NB Naturalist Feature: Journey to the Milkweed Patch
July 7, 2021 — My name is Kenzie and I am one of the summer students with Nature NB, working alongside my co-worker Dani as a nature educator. One part of our job this summer is spending time monitoring natural milkweed fields for evidence of Monarch butterfly development and nesting. We wanted to share some of our findings from this project over the last five weeks to give some insight into the monitoring process, why this work is so important, and how to help protect this species at risk in future.
Our mission to spend our summer conserving milkweed fields stems from the fact that milkweed is the only plant that Monarch butterflies will nest and feed on, they even migrate 4,000 to 5,000 kilometers to New Brunswick every spring to nest on the Milkweed here. Unfortunately, the “Monarch population has declined by more than 80% over the past two decades” (1). Over the years, Nature NB has begun actively protecting the Monarchs by monitoring milkweed patches, advocating against mowing, and igniting support through educational events, programs, and social media.
We are spending the summer in the field weekly in the Saint John, Hampton, and Fredericton regions scouting out new fields, as well as continuously surveying the same fields in order to monitor the butterflies’ growth. We’ve spent our time collecting data on observations of the various Monarch life stages (eggs, chrysalis’, adults, and caterpillars).
The most significant discovery this year was the early arrival of the Monarchs this spring. We began our monitoring journey at the end of May and by the first week of June we were already seeing upwards of 108 eggs in one day in the Saint John region.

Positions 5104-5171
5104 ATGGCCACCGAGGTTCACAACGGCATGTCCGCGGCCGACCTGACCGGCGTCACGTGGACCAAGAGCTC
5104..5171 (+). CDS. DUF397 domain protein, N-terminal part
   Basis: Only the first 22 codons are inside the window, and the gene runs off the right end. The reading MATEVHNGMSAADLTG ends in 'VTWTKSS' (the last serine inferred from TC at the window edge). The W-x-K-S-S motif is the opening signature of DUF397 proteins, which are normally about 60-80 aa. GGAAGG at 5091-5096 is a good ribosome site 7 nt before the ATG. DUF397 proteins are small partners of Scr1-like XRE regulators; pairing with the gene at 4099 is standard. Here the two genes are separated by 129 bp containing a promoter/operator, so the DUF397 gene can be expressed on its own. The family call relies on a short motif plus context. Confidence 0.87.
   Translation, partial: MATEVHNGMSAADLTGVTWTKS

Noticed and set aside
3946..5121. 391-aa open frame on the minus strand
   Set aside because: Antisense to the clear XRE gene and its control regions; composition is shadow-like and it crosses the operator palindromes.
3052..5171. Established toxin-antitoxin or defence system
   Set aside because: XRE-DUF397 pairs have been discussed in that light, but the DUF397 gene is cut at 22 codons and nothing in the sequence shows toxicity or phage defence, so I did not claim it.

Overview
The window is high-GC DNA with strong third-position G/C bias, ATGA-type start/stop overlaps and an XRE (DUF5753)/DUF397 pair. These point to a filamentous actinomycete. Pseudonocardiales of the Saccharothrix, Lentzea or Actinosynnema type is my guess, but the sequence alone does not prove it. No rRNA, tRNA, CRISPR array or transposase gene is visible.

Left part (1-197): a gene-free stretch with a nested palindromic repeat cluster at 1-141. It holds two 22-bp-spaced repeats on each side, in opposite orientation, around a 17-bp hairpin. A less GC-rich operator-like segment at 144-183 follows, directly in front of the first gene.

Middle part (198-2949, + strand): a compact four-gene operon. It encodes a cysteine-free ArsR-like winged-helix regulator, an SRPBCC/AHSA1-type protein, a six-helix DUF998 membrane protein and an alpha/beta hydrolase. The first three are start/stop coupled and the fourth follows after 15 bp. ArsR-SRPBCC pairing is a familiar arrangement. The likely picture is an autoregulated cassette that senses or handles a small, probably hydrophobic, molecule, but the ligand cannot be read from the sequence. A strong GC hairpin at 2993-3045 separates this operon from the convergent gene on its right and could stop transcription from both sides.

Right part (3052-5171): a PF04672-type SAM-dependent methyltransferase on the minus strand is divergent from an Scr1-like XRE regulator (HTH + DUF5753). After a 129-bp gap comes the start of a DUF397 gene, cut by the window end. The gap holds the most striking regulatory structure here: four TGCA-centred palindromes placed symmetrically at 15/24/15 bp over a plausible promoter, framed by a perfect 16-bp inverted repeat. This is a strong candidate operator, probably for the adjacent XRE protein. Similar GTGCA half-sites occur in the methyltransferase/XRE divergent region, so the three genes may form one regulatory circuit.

This discovery was remarkable, as compared with last year’s observations, Monarch eggs were not observed until the end of July. Nature NB and many Monarch supporters were shocked but delighted by the early presence of Monarchs and the great condition in which they presented themselves.
From the beginning, our observations were very promising; we found 174 eggs in total in our first three weeks of monitoring. Though over the next couple of weeks, we’ve noticed a steep decline in the amount of successfully developed eggs. From the initial 174 eggs, we have only found 65 caterpillars and even less as time goes on. This leads us to believe that there must be a factor at play which is working against the little larvae, whether it be predation from other species or their environment.
Many milkweed enthusiasts are aware that to successfully grow milkweed, there must be some shade in order to grow the plants to size. We were able to observe this shade deficiency in action at one of our consistent fields, as one of our more favorable patches in the beginning slowly became depleted of Monarch eggs and caterpillar larvae because of the hot weather and having no protection from the sun. Additionally, this patch contained a lot of diverse species that were observed on the milkweed plants, leading us to suggest there might have been some predation involved in the Monarch decline.
Overall, these past 6 weeks of monitoring milkweed patches in New Brunswick have been a fantastic learning experience. We have taken our findings and learned a great deal about the Monarch species as a whole, as well as the right conditions in which they need to live and maintain a healthy life cycle. Currently, we have only observed Monarch eggs and caterpillars and have yet to find any chrysalis but we will continue to observe the patches every week to watch as the butterflies develop. We even to a social media takeover every day we go out monitoring the patches, in order to share live observations with those who are interested. You can follow along on Nature NB’s Instagram.
One of the best ways to support the Monarchs is to educate yourself, plant milkweed plants in your garden, and advocate against the mowing of milkweed patches. For more information on getting involved with protecting the Monarch Butterfly population in New Brunswick, Nature NB has many resources and information available.